At this point God nudged me, and I began to explain the love of Jesus to Nikki. I was focused on her, but I noticed a couple of the others also edged a little closer, so they could overhear what I was saying. I explained that God’s love was unconditional, that nothing she had done was beyond what God could forgive and make right. I explained how Jesus wanted to be a part of her life, to help her through her difficulties. And as I shared the gospel with her, I saw hope in her eyes. I kept several Bibles in my car, just for cases like this (which had never happened before.) Once again, I ran to the car and back, this time to get a Bible for Nikki. In that short time, God spoke to me again. I had explained the gospel to her, was getting her a Bible, but I had not given her the opportunity to pray so as to ask Jesus into her life. When I got back in, I gave her the Bible and then asked her if should would like to pray with me. She said she really did want to. I had her repeat short phrases as I led her in a prayer to invite Christ into her life. She was still sopping wet, but you could see a difference in her face.

We used my phone to try to call her boyfriend and parents again. The storm had finally calmed down, so when we finally reached her father, he agreed to come to help her.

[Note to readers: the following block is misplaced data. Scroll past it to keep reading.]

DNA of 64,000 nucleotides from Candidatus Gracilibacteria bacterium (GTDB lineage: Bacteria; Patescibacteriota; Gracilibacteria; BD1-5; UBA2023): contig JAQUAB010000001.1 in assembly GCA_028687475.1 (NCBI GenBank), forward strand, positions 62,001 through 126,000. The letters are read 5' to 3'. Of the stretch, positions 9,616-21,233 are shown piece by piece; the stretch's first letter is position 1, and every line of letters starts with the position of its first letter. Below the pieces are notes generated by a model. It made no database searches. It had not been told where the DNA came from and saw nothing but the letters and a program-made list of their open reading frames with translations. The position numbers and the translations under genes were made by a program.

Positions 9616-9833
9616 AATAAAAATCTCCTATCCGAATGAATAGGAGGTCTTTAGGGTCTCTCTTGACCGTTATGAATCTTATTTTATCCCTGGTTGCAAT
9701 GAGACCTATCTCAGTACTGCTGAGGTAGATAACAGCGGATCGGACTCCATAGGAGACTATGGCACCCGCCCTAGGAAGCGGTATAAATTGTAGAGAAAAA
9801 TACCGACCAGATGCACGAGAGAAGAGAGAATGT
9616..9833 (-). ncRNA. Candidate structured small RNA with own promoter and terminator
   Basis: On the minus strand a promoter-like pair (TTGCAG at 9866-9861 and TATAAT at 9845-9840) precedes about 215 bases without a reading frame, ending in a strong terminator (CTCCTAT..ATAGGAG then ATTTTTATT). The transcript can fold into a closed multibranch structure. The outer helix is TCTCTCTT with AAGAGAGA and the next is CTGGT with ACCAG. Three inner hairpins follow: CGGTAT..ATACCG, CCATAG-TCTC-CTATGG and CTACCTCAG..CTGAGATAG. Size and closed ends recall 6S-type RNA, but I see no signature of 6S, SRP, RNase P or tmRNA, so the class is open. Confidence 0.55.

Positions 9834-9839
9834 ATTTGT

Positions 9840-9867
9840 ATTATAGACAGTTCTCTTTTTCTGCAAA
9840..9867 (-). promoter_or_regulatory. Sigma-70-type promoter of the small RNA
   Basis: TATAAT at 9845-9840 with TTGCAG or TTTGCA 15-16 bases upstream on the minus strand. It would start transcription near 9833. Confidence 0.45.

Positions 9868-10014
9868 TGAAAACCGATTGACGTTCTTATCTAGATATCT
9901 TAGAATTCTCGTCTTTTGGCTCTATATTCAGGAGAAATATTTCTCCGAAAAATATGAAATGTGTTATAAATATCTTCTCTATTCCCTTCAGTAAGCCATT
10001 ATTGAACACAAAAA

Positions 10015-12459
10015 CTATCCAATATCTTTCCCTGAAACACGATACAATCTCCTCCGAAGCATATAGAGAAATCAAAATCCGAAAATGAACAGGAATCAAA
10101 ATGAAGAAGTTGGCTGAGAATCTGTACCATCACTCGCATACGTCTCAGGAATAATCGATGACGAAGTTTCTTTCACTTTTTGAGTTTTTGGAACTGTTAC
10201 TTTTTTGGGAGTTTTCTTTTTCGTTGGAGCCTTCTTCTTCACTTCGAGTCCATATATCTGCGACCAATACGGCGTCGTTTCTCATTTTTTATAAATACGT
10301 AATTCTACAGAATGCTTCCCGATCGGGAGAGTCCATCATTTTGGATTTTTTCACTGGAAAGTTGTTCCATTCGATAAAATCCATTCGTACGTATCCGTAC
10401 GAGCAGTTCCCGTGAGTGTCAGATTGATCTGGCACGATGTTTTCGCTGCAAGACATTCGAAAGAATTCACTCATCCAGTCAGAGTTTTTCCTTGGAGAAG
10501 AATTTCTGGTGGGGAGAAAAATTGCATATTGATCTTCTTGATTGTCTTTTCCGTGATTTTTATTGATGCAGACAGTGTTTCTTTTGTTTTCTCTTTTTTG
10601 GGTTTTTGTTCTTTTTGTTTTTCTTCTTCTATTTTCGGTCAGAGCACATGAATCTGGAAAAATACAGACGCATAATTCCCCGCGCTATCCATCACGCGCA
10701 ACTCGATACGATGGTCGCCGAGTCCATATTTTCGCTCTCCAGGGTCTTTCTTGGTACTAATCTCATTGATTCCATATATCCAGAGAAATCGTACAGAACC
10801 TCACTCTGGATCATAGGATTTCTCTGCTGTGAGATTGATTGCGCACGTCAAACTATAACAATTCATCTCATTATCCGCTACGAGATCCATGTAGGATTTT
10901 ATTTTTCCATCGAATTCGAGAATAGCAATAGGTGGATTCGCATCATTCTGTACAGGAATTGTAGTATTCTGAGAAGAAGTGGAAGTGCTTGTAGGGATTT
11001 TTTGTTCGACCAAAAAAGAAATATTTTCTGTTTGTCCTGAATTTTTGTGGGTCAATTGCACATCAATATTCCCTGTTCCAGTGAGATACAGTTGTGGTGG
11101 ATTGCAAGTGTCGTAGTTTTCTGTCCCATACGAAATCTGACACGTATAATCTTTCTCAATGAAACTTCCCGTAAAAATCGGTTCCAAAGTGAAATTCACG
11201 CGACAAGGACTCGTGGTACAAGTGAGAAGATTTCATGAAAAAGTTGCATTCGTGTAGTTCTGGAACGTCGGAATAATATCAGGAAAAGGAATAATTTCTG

A short time later I pulled out of the Burger King parking lot. I was disappointed to see that the on-ramp to the freeway was still closed. But my heart was burning with joy. The next ramp was open, and I was flying down a nearly deserted freeway towards home.

As I drove home late that night, several things dawned on me. First, I realized I never had used the bathroom or eaten. But I recognized that even when I have a bad day and a lousy attitude, God can still choose to use me. Perhaps it was because I was at my weakest. I could not claim that this was because of anything I had done that day to produce spiritual results; God chose this day. And I realized there was no way I would ever have been at some Burger King 30 miles away from my home on a Thursday night. There was no way I would be talking to a Hooter’s waitress about God. But Jesus loves Nikki. He had a plan for her. So that night, God sent a wild storm and arranged for me to meet Nikki at that Burger King.

And one desperate, young woman who was herself bearing a child, became a child of God.




I never heard again from Nikki. She comes to mind occasionally, and I always stop to pray for her and her child. I will never know in this life how Nikki is doing, but I have confidence that God knows and loves her intimately.